5. Curiosity

As dogs use their sense of smell and taste to explore their surroundings - without having hands to pick up and touch objects - the licking of a bed may be down to simple curiosity. Licking and sniffing allows our dogs to gather information about the surroundings - perhaps learning who else had laid on that bed before you bought it. 

Dog licking

(Image credit: Getty Images)

6. Treats and chews

If you use your dog's bed to feed them long-lasting chews or treats, perhaps as part of your training around your own mealtimes or when you have guests over, then there just might be a little bit of yummy food residue left behind. While your dog licks the bed they’ll be enjoying a taste explosion!

What kinds of dog licking is normal?

Licking is a natural behavior for most dogs. As puppies, they will lick their mother’s face to show they’re hungry. When they’re anxious, they may lip-lick, flicking their tongue up over their nose to be able to get more information about the environment. Licking can be a way to show they’re no threat to another dog or person. Licking is obviously also tied to eating - and many new enrichment toys for dogs encourage licking due to its ability to comfort a dog. 

When we see a dog licking obsessively, especially when it’s their own body so they might disturb the skin or cause infection, it’s important to get this investigated by your vet. If your dog’s licking suddenly increases - whatever the situation it’s happening in - then you may need help from either your vet or an ethical behaviorist.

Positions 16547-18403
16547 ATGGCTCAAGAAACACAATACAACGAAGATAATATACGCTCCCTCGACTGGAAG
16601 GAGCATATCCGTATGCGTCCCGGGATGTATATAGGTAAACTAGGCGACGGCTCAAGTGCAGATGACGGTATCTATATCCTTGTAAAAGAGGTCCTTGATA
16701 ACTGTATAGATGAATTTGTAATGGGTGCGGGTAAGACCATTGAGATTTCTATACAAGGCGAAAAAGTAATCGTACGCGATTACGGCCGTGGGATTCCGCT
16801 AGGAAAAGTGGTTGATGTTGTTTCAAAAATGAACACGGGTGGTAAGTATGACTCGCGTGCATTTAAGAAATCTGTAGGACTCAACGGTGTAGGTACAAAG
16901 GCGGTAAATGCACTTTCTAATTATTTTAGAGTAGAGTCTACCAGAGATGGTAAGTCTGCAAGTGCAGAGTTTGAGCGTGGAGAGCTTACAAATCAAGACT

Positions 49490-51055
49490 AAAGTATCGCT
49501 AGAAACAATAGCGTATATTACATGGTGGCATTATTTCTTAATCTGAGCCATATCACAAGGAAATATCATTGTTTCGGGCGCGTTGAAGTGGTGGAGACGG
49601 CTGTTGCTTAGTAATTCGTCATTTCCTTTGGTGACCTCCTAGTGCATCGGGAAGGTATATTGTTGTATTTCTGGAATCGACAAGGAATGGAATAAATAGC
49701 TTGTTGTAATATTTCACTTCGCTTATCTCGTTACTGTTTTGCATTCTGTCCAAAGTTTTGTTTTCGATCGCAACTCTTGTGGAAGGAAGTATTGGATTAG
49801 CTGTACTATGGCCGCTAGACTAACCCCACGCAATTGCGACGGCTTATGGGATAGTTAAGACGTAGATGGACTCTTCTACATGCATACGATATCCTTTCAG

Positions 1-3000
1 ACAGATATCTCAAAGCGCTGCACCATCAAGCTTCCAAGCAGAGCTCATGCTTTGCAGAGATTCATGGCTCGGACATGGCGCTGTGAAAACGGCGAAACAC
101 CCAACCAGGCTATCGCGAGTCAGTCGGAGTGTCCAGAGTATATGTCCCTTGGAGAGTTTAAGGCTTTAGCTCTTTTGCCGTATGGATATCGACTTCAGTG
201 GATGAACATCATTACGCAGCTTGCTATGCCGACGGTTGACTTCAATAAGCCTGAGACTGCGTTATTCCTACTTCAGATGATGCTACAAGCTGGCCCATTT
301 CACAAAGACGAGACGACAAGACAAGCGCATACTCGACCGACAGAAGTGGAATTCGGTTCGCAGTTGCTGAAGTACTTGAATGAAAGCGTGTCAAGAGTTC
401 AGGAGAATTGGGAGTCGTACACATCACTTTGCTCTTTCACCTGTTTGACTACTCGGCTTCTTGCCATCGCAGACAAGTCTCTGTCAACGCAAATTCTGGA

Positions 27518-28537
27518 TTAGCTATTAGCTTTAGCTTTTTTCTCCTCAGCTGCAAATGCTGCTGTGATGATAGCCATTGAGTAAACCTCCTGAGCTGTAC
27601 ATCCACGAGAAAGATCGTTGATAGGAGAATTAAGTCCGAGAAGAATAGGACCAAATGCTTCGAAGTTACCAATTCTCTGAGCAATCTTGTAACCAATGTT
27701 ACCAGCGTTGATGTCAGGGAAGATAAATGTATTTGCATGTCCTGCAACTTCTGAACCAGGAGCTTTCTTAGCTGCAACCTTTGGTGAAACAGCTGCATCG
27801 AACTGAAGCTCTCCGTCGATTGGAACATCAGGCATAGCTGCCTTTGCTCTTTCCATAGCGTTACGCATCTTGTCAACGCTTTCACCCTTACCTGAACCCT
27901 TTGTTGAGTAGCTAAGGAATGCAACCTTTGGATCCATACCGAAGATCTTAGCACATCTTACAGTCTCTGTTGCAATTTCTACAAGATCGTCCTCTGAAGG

Whether licking is normal or not - especially if you share a bedroom with them, your dog’s licking might be driving you to distraction. If you’re trying to work out how to get your dog to sleep later in the morning then getting to the bottom of WHY they’re licking in the first place is going to be your best bet.

What is age-related licking?

If you live with a senior pet, you might see an increase in licking behavior. Age-related licking in dogs can present in various ways, including excessive licking of their own fur, surfaces, objects, or even people. As we’ve discussed, some licking can be a normal pattern of behavior for dogs but if you see an increase in licking behavior or your aging dog licking new items, then it’s worth investigating this with your vet.

An increase in licking for your older dog could be triggered by cognitive decline, anxiety, boredom, or even pain. As a dog ages, they commonly experience physical discomfort from arthritis or dental issues. It’s important to consider all areas of their well being and not just dismiss some new behavior as just ‘getting older’.  

Overall, when it comes to licking it’s important to keep an eye on this behavior to make sure that your dog’s emotional and physical wellbeing is being kept on top of. You can find out more in our vet’s guide to excessive licking in dogs

Caroline Wilkinson
Certified Animal Behaviorist

Caroline Wilkinson is a Certified Animal Behaviorist. She is a Full (assessed) Member of the APDT and INTODogs – as well as a Registered Training Instructor (ABTC). Caroline is also a Certified Real Dog Yoga Practitioner and an Applied Canine Zoopharmacognosist.